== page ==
Divisions within the Conservative Party in the 1932 elections paved the way for the Liberal Juan Bautista Sacasa to assume power. This initiated an inherently weak presidency—hardly a formidable obstacle to Somoza as he set about building his personal influence over Congress and the ruling Liberal Party. President Sacasa's popularity decreased as a result of his poor leadership and accusations of fraud in the 1934 congressional elections. Somoza García benefited from Sacasa's diminishing power, and at the same time brought together the National Guard and the Liberal Party (Partido Liberal – PL) in order to win the presidential elections in 1936. Somoza Garcia also cultivated support from former presidents Moncada and Chamorro while consolidating control within the Liberal Party.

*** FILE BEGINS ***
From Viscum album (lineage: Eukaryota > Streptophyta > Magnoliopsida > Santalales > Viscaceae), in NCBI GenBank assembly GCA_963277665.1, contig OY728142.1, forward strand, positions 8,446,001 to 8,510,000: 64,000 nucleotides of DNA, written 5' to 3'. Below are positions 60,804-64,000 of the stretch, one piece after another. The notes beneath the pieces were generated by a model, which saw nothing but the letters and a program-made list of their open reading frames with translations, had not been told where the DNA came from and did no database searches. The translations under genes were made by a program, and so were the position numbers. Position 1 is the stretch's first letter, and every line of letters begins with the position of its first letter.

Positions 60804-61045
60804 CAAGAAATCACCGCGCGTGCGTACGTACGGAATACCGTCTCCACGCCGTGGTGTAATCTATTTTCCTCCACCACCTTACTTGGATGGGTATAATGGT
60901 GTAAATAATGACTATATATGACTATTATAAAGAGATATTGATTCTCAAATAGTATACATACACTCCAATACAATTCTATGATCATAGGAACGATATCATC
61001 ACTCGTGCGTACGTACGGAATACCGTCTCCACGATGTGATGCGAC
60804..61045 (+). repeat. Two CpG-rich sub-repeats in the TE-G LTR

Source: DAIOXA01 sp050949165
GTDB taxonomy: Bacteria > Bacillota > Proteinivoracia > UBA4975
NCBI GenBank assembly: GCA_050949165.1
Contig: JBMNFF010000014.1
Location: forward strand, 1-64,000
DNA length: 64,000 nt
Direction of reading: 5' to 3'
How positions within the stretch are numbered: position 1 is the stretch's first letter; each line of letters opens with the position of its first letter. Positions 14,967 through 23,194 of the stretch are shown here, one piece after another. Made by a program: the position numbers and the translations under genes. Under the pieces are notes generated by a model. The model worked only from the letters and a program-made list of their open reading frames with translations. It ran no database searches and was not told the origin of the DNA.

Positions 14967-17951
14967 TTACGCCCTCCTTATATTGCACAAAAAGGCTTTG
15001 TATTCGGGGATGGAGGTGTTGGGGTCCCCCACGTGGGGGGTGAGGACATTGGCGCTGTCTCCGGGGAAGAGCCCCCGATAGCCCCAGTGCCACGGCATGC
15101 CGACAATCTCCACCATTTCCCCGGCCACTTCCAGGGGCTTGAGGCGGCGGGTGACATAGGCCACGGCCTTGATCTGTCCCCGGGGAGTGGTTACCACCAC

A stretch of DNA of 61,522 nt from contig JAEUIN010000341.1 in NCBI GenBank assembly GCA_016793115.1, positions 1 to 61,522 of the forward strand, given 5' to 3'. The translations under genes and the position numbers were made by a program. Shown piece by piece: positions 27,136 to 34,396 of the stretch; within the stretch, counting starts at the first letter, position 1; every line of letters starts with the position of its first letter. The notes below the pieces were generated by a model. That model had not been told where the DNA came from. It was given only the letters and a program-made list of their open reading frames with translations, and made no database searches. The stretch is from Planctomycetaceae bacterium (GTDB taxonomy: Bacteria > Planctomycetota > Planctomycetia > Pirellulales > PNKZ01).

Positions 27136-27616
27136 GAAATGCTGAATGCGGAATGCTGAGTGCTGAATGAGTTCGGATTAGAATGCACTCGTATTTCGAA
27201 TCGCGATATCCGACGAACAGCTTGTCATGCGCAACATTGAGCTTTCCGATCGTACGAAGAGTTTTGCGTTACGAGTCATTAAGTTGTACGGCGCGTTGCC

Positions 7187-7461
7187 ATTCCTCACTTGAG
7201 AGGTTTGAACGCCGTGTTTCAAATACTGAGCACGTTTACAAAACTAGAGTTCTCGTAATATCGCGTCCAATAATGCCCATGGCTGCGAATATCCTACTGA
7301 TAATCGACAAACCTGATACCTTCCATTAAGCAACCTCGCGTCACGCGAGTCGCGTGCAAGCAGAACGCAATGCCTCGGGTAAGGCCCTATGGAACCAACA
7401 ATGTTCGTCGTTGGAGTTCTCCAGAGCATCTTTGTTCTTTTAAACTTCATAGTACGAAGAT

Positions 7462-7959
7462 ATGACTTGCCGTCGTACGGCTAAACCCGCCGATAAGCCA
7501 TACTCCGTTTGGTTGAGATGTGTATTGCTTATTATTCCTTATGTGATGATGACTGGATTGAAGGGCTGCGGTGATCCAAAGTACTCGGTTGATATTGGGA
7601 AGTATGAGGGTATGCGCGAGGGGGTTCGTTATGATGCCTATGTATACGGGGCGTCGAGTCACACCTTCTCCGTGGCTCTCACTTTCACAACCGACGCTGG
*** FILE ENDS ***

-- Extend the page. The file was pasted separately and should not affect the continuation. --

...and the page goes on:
Early in 1936, Somoza openly confronted President Sacasa by using military force to displace local government officials loyal to the president and replacing them with close associates. Somoza García's increasing military confrontation led to Sacasa's resignation on June 6, 1936. The Congress appointed Carlos Brenes Jarquín, a Somoza García associate, as interim president and postponed presidential elections until December. In November, Somoza resigned as chief director of the National Guard, thus complying with constitutional requirements for eligibility to run for the presidency. The Liberal Nationalist Party (Partido Liberal Nacionalista – PLN) was established with support from a faction of the Conservative Party to support Somoza Garcia's candidacy. Somoza was elected president in the December election by the remarkable margin of 107,201 votes to 108. On January 1, 1937, he resumed control of the National Guard, combining the roles of president and chief director of the military.